Prototyping with Framer

I've been experimenting with Framer as a part of my prototyping toolkit lately. I've tried to teach myself how to build things in Framer multiple times over the past couple of years, but the learning curve was always a little too steep for me (and there were other tools like Principle and InVision that I could use to accomplish similar things without all the hassle of learning to code). Framer Studio has made it a lot easier to pick up the program without a ton of development knowledge, and I've really enjoyed using it.

I've built a couple of things, and I'll add more prototypes to this page as I finish them. Feel free to steal the code for your project or send me a message if you're interested in the resources I used to learn how to use Framer.

Hue Lock Screen Prototype

I've got Hue Lights that I usually turn on and off via Echo dots throughout my house. If I'm reading before I go to sleep or watching TV at night, I like to dim the lights. It's cumbersome to dim lights through the Echo's voice controls, so I usually end up opening the Hue app. A lock screen widget would make this task easier.

This is a small prototype that shows what that interaction might look like on Android.

To build this prototype, I used a screenshot from my phone as the background, and built multiple states for all of the Hue components that are triggered when a users clicks the the main button. The yellow light level slider is just another rectangle that I made draggable and constrained within the gray light level container.

IBM Virtual Practitioners Prototype

One of our IBM clients wanted to us to rethink an event experience—that we had originally built for giant 70-inch touchscreen TVs—and come up with a way to deploy the same content on the web.

To get the ideas flowing, I jumped into Framer to think through some different ideas.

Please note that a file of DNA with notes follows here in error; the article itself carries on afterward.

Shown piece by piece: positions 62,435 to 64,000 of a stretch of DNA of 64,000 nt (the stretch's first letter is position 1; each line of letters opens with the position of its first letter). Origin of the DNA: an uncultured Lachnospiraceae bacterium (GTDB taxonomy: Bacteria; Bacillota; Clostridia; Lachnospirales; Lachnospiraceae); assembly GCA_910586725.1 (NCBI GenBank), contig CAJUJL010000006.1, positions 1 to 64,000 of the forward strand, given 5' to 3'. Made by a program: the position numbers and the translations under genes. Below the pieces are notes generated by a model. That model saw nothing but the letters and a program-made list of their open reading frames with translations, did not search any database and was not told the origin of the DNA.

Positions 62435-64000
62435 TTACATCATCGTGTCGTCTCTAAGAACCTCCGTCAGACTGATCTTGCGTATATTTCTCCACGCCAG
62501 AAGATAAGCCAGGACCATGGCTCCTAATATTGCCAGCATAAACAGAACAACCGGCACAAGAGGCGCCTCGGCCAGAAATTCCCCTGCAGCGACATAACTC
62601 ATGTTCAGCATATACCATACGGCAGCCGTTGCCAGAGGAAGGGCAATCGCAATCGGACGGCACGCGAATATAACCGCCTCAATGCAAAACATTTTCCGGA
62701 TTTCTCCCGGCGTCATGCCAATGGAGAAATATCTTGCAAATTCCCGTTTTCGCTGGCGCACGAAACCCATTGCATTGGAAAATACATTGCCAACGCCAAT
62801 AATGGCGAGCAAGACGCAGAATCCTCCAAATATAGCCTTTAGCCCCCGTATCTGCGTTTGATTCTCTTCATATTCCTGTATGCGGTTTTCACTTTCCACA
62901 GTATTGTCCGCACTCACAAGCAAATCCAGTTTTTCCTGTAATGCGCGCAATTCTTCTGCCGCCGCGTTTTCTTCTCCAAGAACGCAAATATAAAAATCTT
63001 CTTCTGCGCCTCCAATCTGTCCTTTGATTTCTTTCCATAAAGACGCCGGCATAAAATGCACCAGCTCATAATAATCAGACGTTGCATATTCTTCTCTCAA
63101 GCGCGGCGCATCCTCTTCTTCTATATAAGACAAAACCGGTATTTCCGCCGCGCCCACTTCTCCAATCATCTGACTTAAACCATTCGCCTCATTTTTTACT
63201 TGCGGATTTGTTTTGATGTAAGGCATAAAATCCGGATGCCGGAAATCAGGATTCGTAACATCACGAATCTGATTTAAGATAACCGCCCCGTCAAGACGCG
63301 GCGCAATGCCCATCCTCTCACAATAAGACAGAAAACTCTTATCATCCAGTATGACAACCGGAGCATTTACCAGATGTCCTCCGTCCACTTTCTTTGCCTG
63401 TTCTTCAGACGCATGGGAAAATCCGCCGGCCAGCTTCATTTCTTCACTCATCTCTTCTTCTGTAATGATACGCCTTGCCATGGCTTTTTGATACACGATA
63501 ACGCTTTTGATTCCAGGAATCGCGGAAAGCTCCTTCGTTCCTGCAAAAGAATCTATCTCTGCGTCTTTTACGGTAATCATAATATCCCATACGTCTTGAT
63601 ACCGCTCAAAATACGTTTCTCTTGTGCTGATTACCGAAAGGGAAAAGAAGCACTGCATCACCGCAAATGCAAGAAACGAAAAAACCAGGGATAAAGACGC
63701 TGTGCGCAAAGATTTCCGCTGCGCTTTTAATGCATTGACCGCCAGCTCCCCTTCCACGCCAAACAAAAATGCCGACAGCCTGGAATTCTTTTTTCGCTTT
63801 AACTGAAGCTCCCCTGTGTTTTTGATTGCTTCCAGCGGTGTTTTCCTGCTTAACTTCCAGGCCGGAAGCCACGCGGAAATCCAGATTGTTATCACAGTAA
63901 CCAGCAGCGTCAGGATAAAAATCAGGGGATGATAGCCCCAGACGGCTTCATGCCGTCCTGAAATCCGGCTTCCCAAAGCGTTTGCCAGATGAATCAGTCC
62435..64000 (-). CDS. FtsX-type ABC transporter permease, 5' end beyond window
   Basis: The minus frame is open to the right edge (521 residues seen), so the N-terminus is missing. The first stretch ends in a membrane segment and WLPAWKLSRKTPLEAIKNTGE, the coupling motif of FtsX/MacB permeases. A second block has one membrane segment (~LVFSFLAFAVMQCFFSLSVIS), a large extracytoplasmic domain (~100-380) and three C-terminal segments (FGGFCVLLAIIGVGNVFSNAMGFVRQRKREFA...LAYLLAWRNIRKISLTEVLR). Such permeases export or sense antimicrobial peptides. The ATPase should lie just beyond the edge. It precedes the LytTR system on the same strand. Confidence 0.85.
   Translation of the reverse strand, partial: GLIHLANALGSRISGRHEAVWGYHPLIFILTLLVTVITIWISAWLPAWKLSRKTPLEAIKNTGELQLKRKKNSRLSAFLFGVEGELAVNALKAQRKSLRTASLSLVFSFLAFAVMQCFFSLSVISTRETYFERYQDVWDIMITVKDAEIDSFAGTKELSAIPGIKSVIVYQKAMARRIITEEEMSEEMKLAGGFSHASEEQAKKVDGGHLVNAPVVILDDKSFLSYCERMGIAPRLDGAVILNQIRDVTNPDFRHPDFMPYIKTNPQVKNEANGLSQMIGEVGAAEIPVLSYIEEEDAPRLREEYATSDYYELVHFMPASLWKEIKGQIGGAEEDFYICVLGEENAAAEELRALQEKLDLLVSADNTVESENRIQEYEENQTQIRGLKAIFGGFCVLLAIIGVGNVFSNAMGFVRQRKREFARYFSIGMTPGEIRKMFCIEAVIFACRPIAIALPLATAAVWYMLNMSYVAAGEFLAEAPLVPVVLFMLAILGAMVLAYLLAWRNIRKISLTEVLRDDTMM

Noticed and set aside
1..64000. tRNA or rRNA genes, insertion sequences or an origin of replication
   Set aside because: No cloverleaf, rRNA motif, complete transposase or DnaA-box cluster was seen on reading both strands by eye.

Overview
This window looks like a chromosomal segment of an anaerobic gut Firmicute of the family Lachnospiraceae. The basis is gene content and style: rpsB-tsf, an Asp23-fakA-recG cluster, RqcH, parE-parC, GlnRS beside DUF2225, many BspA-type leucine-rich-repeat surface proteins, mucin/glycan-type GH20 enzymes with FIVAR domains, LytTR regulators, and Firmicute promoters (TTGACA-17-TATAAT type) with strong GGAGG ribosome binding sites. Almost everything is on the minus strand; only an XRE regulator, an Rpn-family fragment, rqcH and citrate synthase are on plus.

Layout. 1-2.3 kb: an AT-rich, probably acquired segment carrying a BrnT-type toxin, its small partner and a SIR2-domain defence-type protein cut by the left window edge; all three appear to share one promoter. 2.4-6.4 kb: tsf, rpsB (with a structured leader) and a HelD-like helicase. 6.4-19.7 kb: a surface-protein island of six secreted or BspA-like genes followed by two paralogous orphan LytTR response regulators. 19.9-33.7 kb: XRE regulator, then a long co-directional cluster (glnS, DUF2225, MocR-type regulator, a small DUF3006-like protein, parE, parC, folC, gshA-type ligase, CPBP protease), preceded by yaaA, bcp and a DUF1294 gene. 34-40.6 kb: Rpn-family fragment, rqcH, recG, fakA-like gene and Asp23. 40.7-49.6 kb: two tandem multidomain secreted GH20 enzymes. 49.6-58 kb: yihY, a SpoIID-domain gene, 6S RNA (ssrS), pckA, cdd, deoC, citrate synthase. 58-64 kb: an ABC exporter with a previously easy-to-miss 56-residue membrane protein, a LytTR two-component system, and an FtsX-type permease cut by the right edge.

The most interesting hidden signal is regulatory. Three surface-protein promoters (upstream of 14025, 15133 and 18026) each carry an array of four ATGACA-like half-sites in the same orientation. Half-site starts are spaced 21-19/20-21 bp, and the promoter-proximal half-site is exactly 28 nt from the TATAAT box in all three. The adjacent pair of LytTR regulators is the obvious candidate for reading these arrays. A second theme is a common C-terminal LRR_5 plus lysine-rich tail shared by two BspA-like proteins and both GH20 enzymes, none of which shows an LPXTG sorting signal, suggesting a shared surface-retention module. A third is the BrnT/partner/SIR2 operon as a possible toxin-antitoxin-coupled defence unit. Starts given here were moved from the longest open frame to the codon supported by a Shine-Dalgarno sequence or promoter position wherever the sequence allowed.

In this experience, a user selects a marketing practitioner and a question they want to ask that practitioner. Then a video plays with the practitioner answering it. On the giant touchscreen TVs the practitioners appeared life-sized for users on the conference floor. Simply scaling down the screen size wouldn't work because we originally designed this for TVs in portrait mode,  

To redesign this experience for the web, I rearranged the content to work on smaller screens and rethought the animations. This is a little flow I was roughing out. It still needs some refinement, but it was a lot of fun to build.

IBM Human Resources History Timeline Prototype

One of our IBM clients wanted to put together a timeline that displayed the history of human resources in corporate America.

I ended up prototyping an idea that explained HR's history with a light IBM touch. The goal wasn't to push a specific software solution, but instead to explain how HR had transformed over the course of time. We also wanted to show that HR was going to continue to transform in the future, as well.

This prototype leverages Framer's slider component. I built multiple states for each "HR era" and triggered a state change based on the value of the slider.